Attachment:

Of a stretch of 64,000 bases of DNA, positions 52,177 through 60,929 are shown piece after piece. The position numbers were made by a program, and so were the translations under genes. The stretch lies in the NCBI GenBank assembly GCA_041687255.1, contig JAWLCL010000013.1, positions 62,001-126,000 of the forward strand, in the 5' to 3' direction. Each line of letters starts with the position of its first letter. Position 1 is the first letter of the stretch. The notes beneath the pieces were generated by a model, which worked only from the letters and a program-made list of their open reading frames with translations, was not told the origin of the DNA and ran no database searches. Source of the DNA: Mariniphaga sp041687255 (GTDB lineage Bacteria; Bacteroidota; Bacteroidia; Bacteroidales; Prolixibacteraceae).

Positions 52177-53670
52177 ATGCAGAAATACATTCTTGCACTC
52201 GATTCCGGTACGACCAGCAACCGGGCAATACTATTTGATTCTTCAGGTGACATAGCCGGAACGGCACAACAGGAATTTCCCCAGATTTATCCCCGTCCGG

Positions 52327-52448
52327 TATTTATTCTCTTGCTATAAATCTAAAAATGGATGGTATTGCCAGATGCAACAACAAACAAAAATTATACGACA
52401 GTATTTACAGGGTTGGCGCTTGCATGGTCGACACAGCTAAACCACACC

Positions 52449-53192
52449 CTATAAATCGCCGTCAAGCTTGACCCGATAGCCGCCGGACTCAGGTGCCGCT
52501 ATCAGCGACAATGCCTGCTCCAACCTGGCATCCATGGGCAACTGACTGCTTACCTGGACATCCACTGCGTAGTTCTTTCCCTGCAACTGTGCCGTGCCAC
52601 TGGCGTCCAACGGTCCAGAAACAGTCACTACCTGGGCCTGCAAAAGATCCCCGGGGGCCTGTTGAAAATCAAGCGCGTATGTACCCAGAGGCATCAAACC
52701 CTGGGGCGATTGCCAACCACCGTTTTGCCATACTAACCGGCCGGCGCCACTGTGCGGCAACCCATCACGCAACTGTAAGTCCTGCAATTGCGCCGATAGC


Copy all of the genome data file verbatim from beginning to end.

Of a stretch of 64,000 bases of DNA, positions 52,177 through 60,929 are shown piece after piece. The position numbers were made by a program, and so were the translations under genes. The stretch lies in the NCBI GenBank assembly GCA_041687255.1, contig JAWLCL010000013.1, positions 62,001-126,000 of the forward strand, in the 5' to 3' direction. Each line of letters starts with the position of its first letter. Position 1 is the first letter of the stretch. The notes beneath the pieces were generated by a model, which worked only from the letters and a program-made list of their open reading frames with translations, was not told the origin of the DNA and ran no database searches. Source of the DNA: Mariniphaga sp041687255 (GTDB lineage Bacteria; Bacteroidota; Bacteroidia; Bacteroidales; Prolixibacteraceae).

Positions 52177-53670
52177 ATGCAGAAATACATTCTTGCACTC
52201 GATTCCGGTACGACCAGCAACCGGGCAATACTATTTGATTCTTCAGGTGACATAGCCGGAACGGCACAACAGGAATTTCCCCAGATTTATCCCCGTCCGG

Positions 52327-52448
52327 TATTTATTCTCTTGCTATAAATCTAAAAATGGATGGTATTGCCAGATGCAACAACAAACAAAAATTATACGACA
52401 GTATTTACAGGGTTGGCGCTTGCATGGTCGACACAGCTAAACCACACC

Positions 52449-53192
52449 CTATAAATCGCCGTCAAGCTTGACCCGATAGCCGCCGGACTCAGGTGCCGCT
52501 ATCAGCGACAATGCCTGCTCCAACCTGGCATCCATGGGCAACTGACTGCTTACCTGGACATCCACTGCGTAGTTCTTTCCCTGCAACTGTGCCGTGCCAC
52601 TGGCGTCCAACGGTCCAGAAACAGTCACTACCTGGGCCTGCAAAAGATCCCCGGGGGCCTGTTGAAAATCAAGCGCGTATGTACCCAGAGGCATCAAACC
52701 CTGGGGCGATTGCCAACCACCGTTTTGCCATACTAACCGGCCGGCGCCACTGTGCGGCAACCCATCACGCAACTGTAAGTCCTGCAATTGCGCCGATAGC